I looked at my baby. She looked back at me with her large, trusting brown eyes. She was tiny and helpless and completely dependent on me and on my ability to care for her. As panic settled in, I reached for a few trusted parenting books and started reading. By the time I had my second baby, two years later, I was already a pro. Here are my tips for taking care of your baby’s basic needs:Enjoy your baby! Before I dive into technicalities, this is really the key to properly taking care of your baby.
If you allow yourself to enjoy her, caring for your baby will come naturally. After all, there’s so much to enjoy. Babies are small and soft and cute. They smell great and when their tiny fist closes around your finger, it feels so good! Yes, taking care of a baby is a lot of hard work, and you are also sleep deprived which makes things even more difficult, but do remember to enjoy the good aspects of parenting a baby.
TouchingTouch your baby a lot and hold her as often as she wants to be held. Babies thrive on touch and on human attention. Use skin-to-skin contact often, and hold your baby close to you. Remember: you can’t spoil a baby. Unlike older children, babies are incapable of manipulating you. The rare exception is that some babies get over-stimulated easily and don’t like to be touched. That’s OK too. Just follow your baby’s cues. Holding and Head SupportWhen you lift your newborn from his crib, and when you hold him, always support his head and neck.
Young babies can’t hold their head up by themselves and need your support.Caring for the Umbilical CordThe cord stump should fall off within one to three weeks after birth. When you change your baby’s diaper, gently clean the cord with a cotton ball soaked with alcohol.CryingAlways respond to your baby’s cries. Yes, babies cry a lot – it’s the only way they have to communicate their needs at this point.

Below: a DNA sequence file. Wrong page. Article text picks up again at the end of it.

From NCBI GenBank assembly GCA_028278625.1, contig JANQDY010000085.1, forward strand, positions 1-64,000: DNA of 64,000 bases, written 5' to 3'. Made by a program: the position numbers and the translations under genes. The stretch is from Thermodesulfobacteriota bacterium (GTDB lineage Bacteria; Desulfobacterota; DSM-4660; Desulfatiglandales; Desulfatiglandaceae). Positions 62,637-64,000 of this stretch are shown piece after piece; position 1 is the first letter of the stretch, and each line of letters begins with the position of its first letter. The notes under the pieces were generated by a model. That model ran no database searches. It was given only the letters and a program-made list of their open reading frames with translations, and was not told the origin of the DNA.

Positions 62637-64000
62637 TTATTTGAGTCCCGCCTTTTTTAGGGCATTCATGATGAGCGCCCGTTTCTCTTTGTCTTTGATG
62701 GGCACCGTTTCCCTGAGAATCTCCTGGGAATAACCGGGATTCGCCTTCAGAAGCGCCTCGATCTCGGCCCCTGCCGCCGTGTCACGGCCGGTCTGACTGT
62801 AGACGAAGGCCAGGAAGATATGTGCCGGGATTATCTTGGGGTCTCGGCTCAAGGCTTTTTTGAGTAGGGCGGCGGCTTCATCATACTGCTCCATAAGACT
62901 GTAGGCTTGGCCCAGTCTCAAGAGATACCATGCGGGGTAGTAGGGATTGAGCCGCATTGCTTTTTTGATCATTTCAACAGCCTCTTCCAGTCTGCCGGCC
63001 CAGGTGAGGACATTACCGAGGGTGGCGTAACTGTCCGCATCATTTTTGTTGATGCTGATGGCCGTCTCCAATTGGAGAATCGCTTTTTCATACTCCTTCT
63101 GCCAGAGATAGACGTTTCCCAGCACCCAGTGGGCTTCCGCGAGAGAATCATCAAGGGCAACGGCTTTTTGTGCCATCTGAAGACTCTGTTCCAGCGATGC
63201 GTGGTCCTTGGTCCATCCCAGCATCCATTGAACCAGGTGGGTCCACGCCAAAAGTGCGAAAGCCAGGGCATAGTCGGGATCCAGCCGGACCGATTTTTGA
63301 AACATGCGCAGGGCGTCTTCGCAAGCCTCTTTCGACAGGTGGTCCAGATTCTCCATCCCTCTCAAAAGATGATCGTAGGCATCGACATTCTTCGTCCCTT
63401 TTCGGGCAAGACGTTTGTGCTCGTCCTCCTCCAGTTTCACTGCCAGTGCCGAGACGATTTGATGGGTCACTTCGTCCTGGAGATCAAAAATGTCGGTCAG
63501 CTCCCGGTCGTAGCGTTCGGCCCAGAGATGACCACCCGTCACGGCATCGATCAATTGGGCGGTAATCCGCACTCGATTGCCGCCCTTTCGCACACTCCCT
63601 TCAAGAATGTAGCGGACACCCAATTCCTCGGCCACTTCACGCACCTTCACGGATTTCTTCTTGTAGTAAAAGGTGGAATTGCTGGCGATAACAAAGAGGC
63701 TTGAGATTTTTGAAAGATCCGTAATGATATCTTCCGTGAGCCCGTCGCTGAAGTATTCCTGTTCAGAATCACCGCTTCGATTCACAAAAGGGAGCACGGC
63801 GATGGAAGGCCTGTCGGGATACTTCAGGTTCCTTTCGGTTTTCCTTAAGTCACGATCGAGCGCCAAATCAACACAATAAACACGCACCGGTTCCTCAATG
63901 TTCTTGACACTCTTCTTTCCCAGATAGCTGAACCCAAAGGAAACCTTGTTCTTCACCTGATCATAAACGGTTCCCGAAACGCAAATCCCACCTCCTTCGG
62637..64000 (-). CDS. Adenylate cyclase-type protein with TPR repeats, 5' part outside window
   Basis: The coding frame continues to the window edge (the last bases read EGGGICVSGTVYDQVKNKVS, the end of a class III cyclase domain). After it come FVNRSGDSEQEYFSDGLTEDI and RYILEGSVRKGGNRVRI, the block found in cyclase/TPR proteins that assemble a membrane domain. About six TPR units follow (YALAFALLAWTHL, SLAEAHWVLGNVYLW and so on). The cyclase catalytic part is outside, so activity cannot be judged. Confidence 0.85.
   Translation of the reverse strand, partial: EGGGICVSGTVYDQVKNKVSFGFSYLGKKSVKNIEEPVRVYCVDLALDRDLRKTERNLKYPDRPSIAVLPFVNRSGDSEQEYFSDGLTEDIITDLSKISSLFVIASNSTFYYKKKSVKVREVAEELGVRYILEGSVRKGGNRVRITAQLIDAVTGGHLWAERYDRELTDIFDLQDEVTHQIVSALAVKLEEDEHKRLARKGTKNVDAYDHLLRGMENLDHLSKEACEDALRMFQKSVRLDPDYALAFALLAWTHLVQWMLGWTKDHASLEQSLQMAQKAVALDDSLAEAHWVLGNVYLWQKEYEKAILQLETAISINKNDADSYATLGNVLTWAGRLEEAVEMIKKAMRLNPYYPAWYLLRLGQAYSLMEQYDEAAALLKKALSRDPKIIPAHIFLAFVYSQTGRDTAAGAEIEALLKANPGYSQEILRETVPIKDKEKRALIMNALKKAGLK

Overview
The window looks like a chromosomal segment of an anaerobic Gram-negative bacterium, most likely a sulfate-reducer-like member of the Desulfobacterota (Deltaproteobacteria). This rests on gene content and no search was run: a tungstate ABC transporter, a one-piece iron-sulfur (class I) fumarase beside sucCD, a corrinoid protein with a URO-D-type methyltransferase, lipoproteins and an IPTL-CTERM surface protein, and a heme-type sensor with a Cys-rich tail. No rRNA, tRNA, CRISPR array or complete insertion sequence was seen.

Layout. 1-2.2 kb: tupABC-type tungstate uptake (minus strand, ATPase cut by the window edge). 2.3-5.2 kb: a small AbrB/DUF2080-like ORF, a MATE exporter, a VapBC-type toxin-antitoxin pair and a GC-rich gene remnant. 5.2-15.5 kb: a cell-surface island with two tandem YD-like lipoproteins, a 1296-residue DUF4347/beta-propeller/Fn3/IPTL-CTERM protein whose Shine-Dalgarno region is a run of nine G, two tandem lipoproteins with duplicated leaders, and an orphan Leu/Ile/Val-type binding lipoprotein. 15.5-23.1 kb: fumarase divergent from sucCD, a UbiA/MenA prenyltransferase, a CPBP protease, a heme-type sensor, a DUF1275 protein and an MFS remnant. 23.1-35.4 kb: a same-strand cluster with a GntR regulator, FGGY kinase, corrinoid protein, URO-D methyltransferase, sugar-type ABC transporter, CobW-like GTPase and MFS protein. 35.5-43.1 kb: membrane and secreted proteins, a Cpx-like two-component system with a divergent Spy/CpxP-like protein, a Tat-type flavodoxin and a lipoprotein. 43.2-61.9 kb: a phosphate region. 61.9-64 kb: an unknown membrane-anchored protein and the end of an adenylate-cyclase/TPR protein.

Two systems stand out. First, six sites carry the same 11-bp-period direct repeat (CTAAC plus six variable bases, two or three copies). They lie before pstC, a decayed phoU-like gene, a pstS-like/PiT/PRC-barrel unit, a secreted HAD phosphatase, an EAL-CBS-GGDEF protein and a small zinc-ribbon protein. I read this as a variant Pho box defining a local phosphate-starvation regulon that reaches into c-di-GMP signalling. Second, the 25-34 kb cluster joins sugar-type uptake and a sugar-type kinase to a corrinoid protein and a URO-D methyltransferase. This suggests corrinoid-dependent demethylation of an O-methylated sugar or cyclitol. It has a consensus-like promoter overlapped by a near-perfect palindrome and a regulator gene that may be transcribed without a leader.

As I said above, babies can’t use crying to manipulate you, so don’t worry about spoiling your baby by responding to his cries. Click here to read more about why babies cry so much and what you can do to calm them down. FeedingNewborns usually eat every three to four hours. You should listen to your baby’s cues, though – some babies are hungry every two hours, especially breastfed babies, since breast milk is easier to digest. Let your baby tell you when he’s done eating – he will usually signal being full by turning away from the nipple or from the bottle.
Healthy babies, who don’t east solid food yet, rarely need water in addition to milk. BurpingBabies tend to swallow air while feeding and need to be burped after each meal. Getting your baby to burp may prove to be a challenge though! There are several burping techniques. The one that worked best for us was to hold the baby upright, with her head against our shoulder, and gently pat her back.SleepingYou can expect your newborn to sleep a lot – 16 to 20 hours a day. However, you should also expect her to wake up a lot during the night. Waking up every 2-3 hours during the night is perfectly normal for very young babies.
To prevent suffocation, place your baby to sleep on a firm, flat mattress and avoid soft, fluffy items in the crib while baby sleeps. To minimize the risk of SIDS, healthy infants should be put to sleep on their backs.BathingUntil the umbilical cord falls off, avoid a full bath – simply sponge bathe your baby. Once the cord falls off, there’s still no need for a daily bath – every other day is plenty. I used to bathe my babies in the bathroom sink. I never bothered with buying a baby bath. If you’re alone in the house, do remember to gather everything you will need close to you. You must never leave baby unattended in the bathtub. Diaper ChangingIt’s important to change wet or soiled diapers immediately. While there’s a valid argument that with today’s highly absorbent disposable diapers you can go a little longer between changing wet diapers, I always felt better when changing my babies’ diapers often. When changing a baby girl’s soiled diaper, it’s important to wipe from front to back. It’s a good idea to use gentle, fragrance-and-alcohol-free baby wipes. Nail TrimmingTo prevent baby from scratching herself, trim nails frequently with blunt edged small scissors, cutting the nails straight across.Taking care of your baby’s basic needs is a lot of hard work. In fact, it’s endless work. But it’s not a thankless job. On the contrary: your baby will reward you by blossoming into a wonderful, happy, secure human being. Taking care of your baby may feel awkward at first, but before you know it, it will feel easy and natural. Very soon, you will be a pro too!